Beautifully nestled along the Colorado River, Austin was originally built as the village of Waterloo in 1835 and before statehood, became the official Republic of Texas capitol in 1839, named to honor Stephen F. Austin.
With impressive growth in the 1990s, Austin has become an established home for high technology industries and offers an endless array of dynamic culture, entertainment, and sophistication. With a 21% population growth since 2010, according to the U.S. Census Bureau, Austin continues to be one of the fastest growing cities in the nation and ranks number 1 in rate of growth amidst metropolitan cities with more than 1 million people. Home to a GDP of $159 billion.
Austin is a mesmerizing city with urban charm and secure investment opportunities. Austin has a promising future of continued population growth with a projected increase of another million residents by the year 2030. (Texas Water Development Board) The median income of a household in Austin continues to increase and data shows that in 2019 the estimated household income was $71,576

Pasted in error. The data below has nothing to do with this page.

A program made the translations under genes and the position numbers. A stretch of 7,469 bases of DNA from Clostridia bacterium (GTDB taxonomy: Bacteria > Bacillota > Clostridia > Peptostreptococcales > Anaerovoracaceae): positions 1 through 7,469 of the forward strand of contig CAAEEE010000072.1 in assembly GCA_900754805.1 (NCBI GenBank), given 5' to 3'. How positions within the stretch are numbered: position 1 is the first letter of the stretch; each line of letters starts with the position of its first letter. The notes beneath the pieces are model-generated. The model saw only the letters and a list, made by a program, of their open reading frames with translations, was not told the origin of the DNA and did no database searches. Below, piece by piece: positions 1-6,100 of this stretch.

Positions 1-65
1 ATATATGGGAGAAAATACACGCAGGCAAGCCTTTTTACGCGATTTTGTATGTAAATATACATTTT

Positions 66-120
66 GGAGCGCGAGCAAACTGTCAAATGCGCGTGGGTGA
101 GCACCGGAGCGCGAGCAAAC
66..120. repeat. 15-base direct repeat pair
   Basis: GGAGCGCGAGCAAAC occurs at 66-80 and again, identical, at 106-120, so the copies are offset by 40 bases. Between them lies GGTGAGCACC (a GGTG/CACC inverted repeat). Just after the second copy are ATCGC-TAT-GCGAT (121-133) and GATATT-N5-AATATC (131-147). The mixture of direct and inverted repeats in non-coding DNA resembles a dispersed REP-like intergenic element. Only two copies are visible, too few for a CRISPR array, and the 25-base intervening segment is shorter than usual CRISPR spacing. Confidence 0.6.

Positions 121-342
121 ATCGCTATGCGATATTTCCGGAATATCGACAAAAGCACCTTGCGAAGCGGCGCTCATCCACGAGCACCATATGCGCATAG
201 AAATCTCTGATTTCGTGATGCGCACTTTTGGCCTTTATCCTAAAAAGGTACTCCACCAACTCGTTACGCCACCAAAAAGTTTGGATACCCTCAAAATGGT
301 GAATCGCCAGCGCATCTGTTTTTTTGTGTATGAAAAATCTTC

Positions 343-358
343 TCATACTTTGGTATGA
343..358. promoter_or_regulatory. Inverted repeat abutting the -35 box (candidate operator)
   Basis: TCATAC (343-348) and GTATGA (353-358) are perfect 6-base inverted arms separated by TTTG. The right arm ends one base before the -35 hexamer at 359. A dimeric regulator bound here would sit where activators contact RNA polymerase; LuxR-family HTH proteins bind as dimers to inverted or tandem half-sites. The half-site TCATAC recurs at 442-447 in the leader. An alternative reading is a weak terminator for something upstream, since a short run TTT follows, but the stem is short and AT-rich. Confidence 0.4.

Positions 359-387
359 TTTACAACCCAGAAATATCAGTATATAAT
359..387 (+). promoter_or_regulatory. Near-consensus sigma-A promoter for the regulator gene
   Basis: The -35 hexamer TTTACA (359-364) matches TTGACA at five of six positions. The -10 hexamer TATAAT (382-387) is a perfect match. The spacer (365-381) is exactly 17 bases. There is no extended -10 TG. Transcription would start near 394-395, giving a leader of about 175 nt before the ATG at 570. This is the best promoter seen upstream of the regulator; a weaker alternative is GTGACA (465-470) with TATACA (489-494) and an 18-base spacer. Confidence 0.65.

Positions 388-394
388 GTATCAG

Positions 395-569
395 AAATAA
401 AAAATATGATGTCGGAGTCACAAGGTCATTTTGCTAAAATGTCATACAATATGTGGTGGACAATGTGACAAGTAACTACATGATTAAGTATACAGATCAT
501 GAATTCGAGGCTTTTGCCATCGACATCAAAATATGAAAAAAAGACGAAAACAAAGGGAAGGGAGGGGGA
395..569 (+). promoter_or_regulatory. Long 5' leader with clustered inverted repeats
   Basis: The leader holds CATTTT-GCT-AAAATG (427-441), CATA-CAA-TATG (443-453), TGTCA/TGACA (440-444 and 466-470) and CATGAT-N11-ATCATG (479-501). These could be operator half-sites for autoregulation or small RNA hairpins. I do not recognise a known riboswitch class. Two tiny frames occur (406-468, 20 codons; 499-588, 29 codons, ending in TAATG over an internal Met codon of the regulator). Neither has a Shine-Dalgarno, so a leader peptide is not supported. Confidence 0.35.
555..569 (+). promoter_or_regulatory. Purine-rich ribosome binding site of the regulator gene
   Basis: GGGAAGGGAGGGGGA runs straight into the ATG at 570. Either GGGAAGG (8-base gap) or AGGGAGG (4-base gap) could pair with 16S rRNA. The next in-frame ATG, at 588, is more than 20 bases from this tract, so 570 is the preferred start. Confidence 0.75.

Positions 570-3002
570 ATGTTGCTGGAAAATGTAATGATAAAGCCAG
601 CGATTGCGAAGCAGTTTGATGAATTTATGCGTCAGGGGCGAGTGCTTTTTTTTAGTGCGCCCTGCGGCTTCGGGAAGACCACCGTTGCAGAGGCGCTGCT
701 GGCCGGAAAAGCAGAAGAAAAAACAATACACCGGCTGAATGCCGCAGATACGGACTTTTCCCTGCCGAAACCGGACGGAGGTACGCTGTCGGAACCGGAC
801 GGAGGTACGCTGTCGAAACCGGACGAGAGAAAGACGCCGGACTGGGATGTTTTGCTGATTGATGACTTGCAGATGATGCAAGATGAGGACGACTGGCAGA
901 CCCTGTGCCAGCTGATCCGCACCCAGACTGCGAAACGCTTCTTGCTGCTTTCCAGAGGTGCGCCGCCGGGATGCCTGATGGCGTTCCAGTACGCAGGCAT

Ballard Built deploys a multi-channel strategy designed to minimize risk and volatility and provide healthy, above market returns during all seasons.
In times of growth you can expect that we will;
1. fund the purchase of undervalued assets with a strong exit plan and an opportunistic repositioning strategy, 2. build on infill lots with emphasis on setting the expected completed construction date to best fit within a market-cycle high, 3. develop land and communities—from subdividing lots to installing basic utilities.
Ballard Built is uniquely positioned to source, analyze, and fund opportunistic housing investments across some of the fastest growing cities in the U.S. Our on-the-ground relationships and straightforward approach opens doors for unique-profitable investment opportunities.
There is a severe shortage of quality housing, so getting into these cities requires leveraging many relationships that Ballard has already developed. The reality is that new entrants to these markets face significant disadvantages and potential delays.